Marshall Law: articles

William McInens

Court jester

Darren Devlyn talks with a TV joker who says critics should get a laugh

William McInnes has been described as having inexhaustible reserves of mischief.

"He's like one of those fire crackers you put on the floor at a party and everyone jumps," producer Alan hardy says of the man who plays Dylan Boyd in Marshall Law.

McInnes is a born stirrer, an actor whose love of a prank is impossible to quell. On set and off, work colleagues say, he goes to extreme lengths to remind you life shouldn't be taken too seriously.

He applies the same philosophy to his craft. While there's no denying his passion for performance, McInnes is utterly unpretentious when it comes to analysing his work.

He's aware that Marshall Law has been supported by some critics, resoundingly panned by others.

Given his abject honesty, it seems appropriate to gauge, through him, how the Marshall Law cast feels about the show.

McInnes, speaking from a beach on the New South Wales central coast, where he is holidaying with his children, has enjoyed every day on set as lawyer Dylan. And he has a simple theory on why some reviews have been malicious.

"I'm happy with it and I think it's funny… the problem is a lot of people who commentate on TV can't handle a show that doesn't take itself seriously," he says.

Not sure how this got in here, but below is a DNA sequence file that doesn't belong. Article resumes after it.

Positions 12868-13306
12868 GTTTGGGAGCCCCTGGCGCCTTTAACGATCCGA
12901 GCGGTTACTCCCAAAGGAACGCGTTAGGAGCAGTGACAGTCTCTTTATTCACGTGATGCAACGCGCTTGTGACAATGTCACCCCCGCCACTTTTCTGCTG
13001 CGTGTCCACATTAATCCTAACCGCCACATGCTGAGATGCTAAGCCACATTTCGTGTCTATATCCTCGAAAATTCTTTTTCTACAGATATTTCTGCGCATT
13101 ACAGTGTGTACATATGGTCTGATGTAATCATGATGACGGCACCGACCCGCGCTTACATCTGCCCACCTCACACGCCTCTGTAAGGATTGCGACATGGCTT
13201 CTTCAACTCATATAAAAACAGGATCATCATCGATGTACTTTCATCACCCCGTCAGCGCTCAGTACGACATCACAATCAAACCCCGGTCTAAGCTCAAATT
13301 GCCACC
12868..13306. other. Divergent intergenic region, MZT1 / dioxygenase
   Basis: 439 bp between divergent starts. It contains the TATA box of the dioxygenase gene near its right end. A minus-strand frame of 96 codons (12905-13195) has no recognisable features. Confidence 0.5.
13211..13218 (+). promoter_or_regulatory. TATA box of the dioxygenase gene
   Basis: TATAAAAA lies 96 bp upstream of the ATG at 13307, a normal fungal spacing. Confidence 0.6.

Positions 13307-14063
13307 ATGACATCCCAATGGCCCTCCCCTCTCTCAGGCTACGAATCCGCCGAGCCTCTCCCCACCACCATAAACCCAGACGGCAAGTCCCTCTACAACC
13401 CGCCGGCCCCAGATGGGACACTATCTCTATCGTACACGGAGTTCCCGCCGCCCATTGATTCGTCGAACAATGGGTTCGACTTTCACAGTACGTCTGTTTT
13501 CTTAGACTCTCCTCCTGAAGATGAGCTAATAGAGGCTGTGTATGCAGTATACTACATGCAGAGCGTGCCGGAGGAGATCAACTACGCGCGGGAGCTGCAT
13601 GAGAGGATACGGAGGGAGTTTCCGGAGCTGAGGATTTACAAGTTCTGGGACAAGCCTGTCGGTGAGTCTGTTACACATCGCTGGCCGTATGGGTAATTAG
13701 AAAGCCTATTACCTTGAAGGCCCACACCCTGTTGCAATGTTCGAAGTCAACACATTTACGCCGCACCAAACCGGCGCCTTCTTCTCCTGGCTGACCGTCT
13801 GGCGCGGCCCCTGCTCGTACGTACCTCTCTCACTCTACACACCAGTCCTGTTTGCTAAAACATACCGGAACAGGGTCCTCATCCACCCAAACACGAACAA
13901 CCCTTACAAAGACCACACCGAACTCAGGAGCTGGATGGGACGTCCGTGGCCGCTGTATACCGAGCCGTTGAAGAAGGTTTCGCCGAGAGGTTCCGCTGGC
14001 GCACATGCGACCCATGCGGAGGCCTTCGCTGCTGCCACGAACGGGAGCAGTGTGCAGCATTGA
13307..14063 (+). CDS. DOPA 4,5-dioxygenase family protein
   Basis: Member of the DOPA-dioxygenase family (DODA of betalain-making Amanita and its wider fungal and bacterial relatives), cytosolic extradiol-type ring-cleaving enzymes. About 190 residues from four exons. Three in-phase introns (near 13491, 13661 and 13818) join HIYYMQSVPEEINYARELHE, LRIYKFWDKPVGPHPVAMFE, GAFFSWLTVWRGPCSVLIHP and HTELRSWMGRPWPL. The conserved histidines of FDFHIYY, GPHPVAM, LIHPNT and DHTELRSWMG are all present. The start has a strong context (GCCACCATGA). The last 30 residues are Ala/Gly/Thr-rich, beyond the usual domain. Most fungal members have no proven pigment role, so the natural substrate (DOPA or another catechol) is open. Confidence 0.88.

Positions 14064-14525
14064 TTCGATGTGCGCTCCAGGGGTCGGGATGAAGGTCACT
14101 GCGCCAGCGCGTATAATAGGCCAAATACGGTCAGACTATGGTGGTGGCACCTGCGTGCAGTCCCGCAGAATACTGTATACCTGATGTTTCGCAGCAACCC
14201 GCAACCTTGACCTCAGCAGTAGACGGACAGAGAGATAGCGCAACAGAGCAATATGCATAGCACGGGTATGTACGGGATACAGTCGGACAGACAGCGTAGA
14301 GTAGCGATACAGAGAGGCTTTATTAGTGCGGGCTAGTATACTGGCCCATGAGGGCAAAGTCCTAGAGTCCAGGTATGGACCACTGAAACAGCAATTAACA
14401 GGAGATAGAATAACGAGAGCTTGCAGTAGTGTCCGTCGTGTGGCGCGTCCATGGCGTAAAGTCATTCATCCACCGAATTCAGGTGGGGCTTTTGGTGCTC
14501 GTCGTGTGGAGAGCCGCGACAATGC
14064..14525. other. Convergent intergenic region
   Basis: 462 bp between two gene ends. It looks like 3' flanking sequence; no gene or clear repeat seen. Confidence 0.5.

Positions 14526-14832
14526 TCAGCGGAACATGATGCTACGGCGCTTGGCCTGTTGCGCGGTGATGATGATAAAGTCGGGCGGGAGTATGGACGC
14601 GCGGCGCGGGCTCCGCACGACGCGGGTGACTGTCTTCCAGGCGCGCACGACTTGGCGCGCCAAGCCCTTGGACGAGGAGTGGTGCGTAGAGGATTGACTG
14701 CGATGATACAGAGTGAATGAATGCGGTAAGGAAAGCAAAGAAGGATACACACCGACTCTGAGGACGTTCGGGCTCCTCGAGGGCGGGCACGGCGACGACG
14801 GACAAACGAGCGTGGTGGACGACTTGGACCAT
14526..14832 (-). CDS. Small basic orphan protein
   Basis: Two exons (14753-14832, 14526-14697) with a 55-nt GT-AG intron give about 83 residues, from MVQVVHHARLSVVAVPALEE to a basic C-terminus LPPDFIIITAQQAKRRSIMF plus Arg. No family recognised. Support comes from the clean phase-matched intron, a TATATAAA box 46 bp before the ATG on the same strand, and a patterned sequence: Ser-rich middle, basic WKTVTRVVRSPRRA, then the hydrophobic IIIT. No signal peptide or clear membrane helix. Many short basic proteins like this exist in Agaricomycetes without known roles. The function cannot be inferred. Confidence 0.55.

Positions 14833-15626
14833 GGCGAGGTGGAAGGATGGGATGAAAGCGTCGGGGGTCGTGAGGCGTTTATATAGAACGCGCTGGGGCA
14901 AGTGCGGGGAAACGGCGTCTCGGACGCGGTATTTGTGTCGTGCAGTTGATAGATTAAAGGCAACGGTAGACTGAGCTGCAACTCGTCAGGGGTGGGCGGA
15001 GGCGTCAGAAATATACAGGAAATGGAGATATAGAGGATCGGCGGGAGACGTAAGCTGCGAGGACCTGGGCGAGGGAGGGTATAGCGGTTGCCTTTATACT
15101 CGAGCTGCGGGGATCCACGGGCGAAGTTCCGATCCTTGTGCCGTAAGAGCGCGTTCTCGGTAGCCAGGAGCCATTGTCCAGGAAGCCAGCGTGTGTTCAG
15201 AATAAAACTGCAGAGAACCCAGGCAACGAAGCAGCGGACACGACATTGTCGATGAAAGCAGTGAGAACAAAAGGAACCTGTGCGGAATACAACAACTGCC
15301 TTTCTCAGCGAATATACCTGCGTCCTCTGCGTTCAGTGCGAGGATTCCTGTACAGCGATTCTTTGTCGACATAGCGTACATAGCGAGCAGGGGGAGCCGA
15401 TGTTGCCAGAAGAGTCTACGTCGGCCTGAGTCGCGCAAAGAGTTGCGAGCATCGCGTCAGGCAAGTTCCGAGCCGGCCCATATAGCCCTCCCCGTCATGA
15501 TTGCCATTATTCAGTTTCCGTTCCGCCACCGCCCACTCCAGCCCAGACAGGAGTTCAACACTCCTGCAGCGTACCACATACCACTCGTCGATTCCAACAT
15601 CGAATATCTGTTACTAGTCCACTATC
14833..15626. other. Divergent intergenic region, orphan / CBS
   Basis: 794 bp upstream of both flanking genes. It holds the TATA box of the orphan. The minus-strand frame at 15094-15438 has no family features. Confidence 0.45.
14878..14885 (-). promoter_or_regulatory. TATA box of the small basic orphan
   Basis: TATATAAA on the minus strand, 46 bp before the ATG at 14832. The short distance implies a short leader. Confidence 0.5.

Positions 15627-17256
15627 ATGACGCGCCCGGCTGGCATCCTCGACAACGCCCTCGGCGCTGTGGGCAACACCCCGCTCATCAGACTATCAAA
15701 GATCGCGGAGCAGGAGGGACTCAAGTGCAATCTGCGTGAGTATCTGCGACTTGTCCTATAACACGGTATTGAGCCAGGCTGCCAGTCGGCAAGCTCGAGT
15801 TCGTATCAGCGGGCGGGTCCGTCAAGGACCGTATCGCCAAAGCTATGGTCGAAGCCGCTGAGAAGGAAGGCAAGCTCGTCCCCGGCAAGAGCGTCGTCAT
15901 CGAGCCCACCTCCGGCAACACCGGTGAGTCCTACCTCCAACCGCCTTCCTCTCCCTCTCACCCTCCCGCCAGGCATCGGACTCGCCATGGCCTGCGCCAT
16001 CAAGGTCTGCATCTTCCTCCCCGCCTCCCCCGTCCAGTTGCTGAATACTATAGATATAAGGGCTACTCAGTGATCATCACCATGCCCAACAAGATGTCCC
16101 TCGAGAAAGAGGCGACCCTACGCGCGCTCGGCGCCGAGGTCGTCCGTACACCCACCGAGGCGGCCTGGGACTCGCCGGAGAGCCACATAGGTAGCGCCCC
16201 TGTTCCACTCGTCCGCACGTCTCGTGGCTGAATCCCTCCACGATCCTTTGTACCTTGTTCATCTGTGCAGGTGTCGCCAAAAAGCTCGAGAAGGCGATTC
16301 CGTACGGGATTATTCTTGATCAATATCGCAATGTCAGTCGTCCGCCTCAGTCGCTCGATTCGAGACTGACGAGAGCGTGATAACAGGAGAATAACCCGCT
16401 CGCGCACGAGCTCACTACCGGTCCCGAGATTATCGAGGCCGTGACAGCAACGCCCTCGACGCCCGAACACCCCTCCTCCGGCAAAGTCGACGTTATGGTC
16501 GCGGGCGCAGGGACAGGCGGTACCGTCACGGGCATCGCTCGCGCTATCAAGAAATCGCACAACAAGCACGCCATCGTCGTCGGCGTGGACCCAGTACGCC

"To me, that lack of seriousness is what makes it refreshing."

After interrupting the conversation to caution one of his children about the surf, McInnes adds, "I think of all the new shows around, our was easy pickings for smart-alec reviewers because it's a bit different from the others.

"I like that it's not superheroes and pop guns. It's not pompous, it doesn't celebrate the profession depicted in it.

"The show is a satirical look at life and if you can't make programs that push the boundaries a bit, then the TV culture ends up poorer."

There's a theory the show's ratings have suffered because viewers don't like Ros Marshall, the character played by Lisa McCune.

McInnes denies those who loved McCune as straight-laced Maggie Doyle in Blue Heelers are finding it hard to embrace her as the sexually adventurous Ros.

McInnes feels McCune has responded admirably to barbs aimed at her performance.

"Lisa is a terrific person and incredibly generous and I love working with her.

"She is strong enough to cop any criticism on the chin. She was always going to be in the firing line because of her high profile.

"A lot of people probably think I'm a log as an actor, but that doesn't worry me. It's not like making a TV show is a cure for cancer."

In the public ear, anyway

At times William McInnes feels decidedly uncomfortable about life in the public eye.

There's nothing worse, he says, than driving along a freeway and looking up to see his face on a billboard promoting Marshall Law.

"I look like one of the Thunderbirds on the poster… the Tracy boy the rest of the family doesn't talk about!"

Is he receiving a high level of public recognition because of Marshall Law?

"It's hard to say," McInnes says.

"For instance, I took my children (Clem, 8, and Stella, 4) to the Royal Show and plenty of people were looking at me.

"Were they looking at me because they recognised me from TV or just because of the way I was yelling at my kids?"

By Darren Devlyn
October 30, 2002
Herald Sun